On Monday Hazel and I left our deck watch amidst calm seas around Brittany for our weekly crew drill, but as we were assembling with the rest of the crew on deck 7 common dolphins leapt towards us. Because we were 3 decks lower than our usual watch point, I really got a good feel for the size of these beautiful creatures – around 2.5 metres – which can look tiny from up on the top deck! It was a lovely experience to share with members of the crew.

I can’t wait to see what’s in store next week!

Deck watch questions and answers

This week passengers have been asking some brilliant questions about whales and dolphins. We wrote them down and decided to answer some of our favourites in this blog post.

These young passengers, sisters Gracie and Martha and their friend Libby, spent lots of time with us out on deck looking for dolphins and whales and had lots of questions!
We think they are budding wildlife officers in the making!

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L – R: Nicki, Gracie, Libby, Martha and Hazel

Why do some whales and dolphins have one blowhole and others have two?
Most mammals have two nostrils (the equivalent to blowholes in the cetaceans). Toothed whales have one blow hole, whereas baleen whales have two. It is believed that one of the air passages of toothed whales evolved into their echolocation system, the bodily system that they use to make and receive sounds in order to locate and catch prey, leaving them with only one blowhole. By contrast, the baleen whales don’t echolocate to find their food (they filter feed, cruising through water or sieving sediment to find food) so their second air passage remained in use for breathing.

What kinds of fish are available as food for the dolphins and whales in the Bay of Biscay?
The Bay of Biscay has a wide variety of depths and prey available to cetaceans, providing different habitats to suit different species. It is home to a wide range of fish including anchovies, sardines, mackerel, tuna and blue whiting, along with lots of squid in the deep trenches. This variety of prey provides food for both animals who feed near the surface like the common dolphins and fin whales, and deeper diving species such as Cuvier’s beaked whale and sperm whale.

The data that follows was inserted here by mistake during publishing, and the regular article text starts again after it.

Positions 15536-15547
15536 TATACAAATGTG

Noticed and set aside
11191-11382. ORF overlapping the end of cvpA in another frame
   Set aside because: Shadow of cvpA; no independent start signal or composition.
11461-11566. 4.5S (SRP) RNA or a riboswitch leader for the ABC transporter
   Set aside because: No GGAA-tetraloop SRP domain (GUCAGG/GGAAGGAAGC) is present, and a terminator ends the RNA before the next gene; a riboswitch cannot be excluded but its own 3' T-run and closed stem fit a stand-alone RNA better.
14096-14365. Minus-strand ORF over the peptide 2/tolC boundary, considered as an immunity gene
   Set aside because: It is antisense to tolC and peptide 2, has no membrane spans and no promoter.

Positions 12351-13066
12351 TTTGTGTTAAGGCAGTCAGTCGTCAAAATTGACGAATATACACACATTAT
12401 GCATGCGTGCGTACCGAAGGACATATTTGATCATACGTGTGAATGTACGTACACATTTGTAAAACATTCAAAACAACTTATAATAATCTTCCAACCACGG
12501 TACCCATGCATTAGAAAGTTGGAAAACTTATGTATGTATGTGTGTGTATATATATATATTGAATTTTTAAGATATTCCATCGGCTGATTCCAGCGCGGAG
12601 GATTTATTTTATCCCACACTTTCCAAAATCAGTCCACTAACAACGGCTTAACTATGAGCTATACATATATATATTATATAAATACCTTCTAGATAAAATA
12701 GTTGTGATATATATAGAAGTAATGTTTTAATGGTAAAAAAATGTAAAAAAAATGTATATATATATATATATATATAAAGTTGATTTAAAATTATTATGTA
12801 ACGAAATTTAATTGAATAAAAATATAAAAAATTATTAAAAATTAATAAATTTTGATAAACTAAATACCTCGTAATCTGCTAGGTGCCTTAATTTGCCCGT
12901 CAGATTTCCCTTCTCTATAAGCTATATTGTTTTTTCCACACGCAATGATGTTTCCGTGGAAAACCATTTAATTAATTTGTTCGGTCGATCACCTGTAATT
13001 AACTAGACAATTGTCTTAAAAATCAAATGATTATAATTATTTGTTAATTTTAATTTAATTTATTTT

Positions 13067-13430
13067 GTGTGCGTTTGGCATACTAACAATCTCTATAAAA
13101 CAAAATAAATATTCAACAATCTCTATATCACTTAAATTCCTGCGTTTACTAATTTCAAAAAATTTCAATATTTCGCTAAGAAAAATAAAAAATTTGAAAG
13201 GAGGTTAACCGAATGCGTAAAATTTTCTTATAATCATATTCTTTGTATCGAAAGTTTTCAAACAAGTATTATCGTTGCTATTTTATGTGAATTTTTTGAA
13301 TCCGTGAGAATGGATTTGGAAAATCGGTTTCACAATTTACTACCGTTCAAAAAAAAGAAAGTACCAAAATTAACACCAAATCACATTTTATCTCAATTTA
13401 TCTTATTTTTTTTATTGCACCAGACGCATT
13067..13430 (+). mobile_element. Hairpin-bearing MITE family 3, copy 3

How long is a Sei whale?
(This question was in response to us having an awesome sighting of one of these animals, the third largest whale!)
The largest size for an adult male is 64 feet (19.4 m) long, weighing approximately 20 tons (40,000 lbs). Female sei whales are slightly larger. A newborn sei whale calf is approximately 15 feet (4.5 m) long at birth and weighs about one ton. We have been lucky enough to see two sei whales this week! Another interesting fact about this elusive and rarely seen whale is that they are the fastest whales, capable of swimming at 37 kilometres per hour!

Where do the fin whales we see in Biscay go when they leave on their migration?
The answer is, no one really knows. These animals have not been tracked on their migratory routes and more research is needed. Where the fin whales we see in Biscay, most numerously in the summer, go for the rest of the year is a mystery.

Are there any whales or dolphins we don’t know about yet?
The most recent discovery of a new cetacean was a species of beaked whale in 2014. we think the fact that a 13m long whale remained undiscovered until just three years ago is pretty incredible! Some of the beaked whales have still never been seen alive, and we only know that they exist because animals have washed up on beaches after dying out at sea. It seems likely, considering we know so little about these animals, that there may be more out there to be discovered; a very exciting prospect!